Residents and visitors encouraged to support local businesses during weeklong campaign • Current post

The Fishermen’s Town encourages residents and visitors to show their support for local businesses this month.

Shop Anglers Short of July 16 at 23 and features about 60 companies offer offers. Participating businesses range from restaurants to family-friendly amusement parks to farmer’s market vendors.

“As our community continues to lead the state with one of the highest COVID-19 vaccination rates, I encourage our residents to take advantage of the summer and get out to shop, dine, play and explore.Fishers Mayor Scott Fadness said in a press release. “Support local businesses that help make a fishing community smart, vibrant and entrepreneurial. ”

This is the second time that Shop Fishers is presented this summer. The campaign ran for nearly a decade in the fall to coincide with Small Business Saturday in late November.

“These (small) businesses are part of our community. They are part of the fabric that makes Fishers so unique and vibrant, ”said Stephanie Perry, Associate Director of Community and Public Relations at Fishers.. “They are our neighbors and friends. Maybe even though it is a franchise they still own a local business. We want our residents to see how important these businesses are to fishermen and support them. “

Each participating company offer offers or discounts during the week. At Blush Salon Boutique, 8800 North St., Suite 181, customers will collect tokens for 10, 20, or 30% off their purchase. The Fishers Arts Council, 1 Municipal Dr., is offering 10 percent off all artwork displayed in its gallery inside City Hall. Fishers Cryotherapy, 11789 Commercial Dr., offers to buy cryotherapy session, get free offer.

Some of the participating companies have deep roots in the region. Taylor’s Bakery, 8395 E. 116th St., East now operated by Drew and Matt Allen, great grandsons of Dennis O. Taylor, who founded the original site in 1913.

“Fishers is experiencing explosive growth, and that will attract change. I moved here in 1982 with my parents and there were fewer fishermen than 5,000 people. There were only small family and private businesses, ”said Drew Allen. “I want to see these businesses thrive. We support all of Fishers’ businesses, but it’s nice to see the focus on the little guys. “

Taylor’s Bakery offer a buy one, get a free sale on all cookies.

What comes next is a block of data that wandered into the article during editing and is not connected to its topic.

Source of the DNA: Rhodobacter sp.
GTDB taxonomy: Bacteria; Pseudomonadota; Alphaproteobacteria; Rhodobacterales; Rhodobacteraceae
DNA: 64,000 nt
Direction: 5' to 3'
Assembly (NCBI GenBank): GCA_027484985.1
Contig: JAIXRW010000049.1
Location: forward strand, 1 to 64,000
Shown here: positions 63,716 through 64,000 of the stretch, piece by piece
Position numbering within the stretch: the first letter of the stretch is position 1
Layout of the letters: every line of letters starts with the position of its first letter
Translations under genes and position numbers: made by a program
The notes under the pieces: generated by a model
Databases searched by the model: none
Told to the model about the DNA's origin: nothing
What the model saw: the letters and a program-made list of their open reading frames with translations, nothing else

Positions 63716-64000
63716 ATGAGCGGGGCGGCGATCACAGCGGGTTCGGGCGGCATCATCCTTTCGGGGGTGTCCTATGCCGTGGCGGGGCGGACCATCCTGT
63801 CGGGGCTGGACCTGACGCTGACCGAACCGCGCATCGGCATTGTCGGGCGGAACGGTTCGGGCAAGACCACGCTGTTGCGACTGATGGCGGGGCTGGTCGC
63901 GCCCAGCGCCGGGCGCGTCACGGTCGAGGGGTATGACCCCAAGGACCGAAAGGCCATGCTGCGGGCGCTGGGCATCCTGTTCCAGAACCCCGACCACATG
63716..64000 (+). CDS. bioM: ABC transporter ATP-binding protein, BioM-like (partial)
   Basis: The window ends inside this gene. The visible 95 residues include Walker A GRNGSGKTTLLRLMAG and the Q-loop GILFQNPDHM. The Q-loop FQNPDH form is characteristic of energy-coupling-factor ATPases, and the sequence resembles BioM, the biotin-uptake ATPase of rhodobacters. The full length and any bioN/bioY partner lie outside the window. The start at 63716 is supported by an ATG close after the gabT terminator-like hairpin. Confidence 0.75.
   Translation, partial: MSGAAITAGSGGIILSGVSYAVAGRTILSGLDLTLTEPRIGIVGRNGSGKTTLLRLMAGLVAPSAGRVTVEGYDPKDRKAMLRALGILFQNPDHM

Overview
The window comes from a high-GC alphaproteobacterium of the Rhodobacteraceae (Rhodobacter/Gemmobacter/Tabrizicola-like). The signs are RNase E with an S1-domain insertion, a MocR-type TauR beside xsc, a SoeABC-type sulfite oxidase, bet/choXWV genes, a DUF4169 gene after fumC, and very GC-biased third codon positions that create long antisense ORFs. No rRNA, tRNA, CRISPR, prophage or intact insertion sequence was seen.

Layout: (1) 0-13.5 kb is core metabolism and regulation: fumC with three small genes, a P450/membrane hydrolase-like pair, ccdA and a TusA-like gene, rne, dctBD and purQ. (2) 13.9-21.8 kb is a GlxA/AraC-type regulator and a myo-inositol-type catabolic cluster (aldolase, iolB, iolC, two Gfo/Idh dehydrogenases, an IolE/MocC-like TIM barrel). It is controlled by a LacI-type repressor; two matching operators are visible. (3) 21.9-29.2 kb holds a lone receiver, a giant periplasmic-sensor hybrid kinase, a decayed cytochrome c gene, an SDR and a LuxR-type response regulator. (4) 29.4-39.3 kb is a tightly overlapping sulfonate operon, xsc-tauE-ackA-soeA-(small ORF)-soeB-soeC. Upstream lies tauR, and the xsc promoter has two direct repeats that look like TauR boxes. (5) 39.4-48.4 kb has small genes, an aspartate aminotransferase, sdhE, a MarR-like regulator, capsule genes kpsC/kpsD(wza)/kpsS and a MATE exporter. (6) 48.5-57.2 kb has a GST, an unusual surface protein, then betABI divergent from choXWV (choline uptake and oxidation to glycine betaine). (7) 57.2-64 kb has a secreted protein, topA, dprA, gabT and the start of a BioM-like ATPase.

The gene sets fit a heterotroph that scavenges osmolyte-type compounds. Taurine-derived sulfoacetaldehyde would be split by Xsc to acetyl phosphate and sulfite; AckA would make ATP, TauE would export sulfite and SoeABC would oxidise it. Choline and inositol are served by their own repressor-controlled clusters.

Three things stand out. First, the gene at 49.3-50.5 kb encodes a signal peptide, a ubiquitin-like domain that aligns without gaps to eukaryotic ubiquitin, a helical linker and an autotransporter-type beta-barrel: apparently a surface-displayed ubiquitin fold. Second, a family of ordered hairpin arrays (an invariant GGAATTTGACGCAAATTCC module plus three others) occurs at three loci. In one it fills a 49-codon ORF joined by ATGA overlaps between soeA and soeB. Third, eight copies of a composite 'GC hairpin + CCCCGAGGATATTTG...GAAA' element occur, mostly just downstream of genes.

“What we really want to present are the 4 inch decorated cookies,” Allen said. “We have cookies for everyone.”

Some of the companies are more recent, like Vietnamese Chao Street Food, 7854 E. 96th St., owned by Carlos Villagran Arias and Victoria Huong Vu. It has been open since 2015.

“We try to keep (the food) really very classic Vietnamese, but we also have a lot of different specialties where we try to accentuate some of the other types of dishes from other cultures like Mexican or French and mix them with Vietnamese, ”Villagran Arias said.

For in-store fishermen, Chao will be to offer 10 percent off any purchase with a mention of the campaign.

“I love that we try to make a big community effort to keep people in Fishers and small business shopping in Fishers.“said Villagran Arias.”I think it’s good that they are focusing on small business owners to promote a very warm yet very modern city. ”

To learn more, visit thisisfishers.com/shop-fishers.

Carlos Villagran Arias, left, and Victoria Huong Vu inside the Vietnamese Chao Street Food restaurant they founded together six years ago.

From refugee to restaurateur

Victoria Huong Vu, Vietnamese co-owner of Chao Street Food never imagined that she would open a restaurant.

She grew up in a restauranthave a family in his native Vietnam, But she found the amount of work and hours spent running the restaurant to be intimidating. But life quickly took an unexpected turn.

The Vietnam War led her family to become refugees, and they temporarily settled in Hong Kong. In the 1970s, Huong Vu‘s grandmother moved to St. Louis and arranged for his family join her. Huong Vu moved to St. Louis at the age of 11 and moved to Indiana in 1999.

Huong Vu’s daughter fell in love with banh mis, Vietnamese chopsticks, during a visit to Vietnam, but Huong Vu said “it’s really hard to just make one.” So she would do them for others, and they have become popular.

Friends often encouraged Huong Vu to open a restaurant, which happened in 2015 after she was introduced to restaurant co-owner Carlos Villagran Arias.


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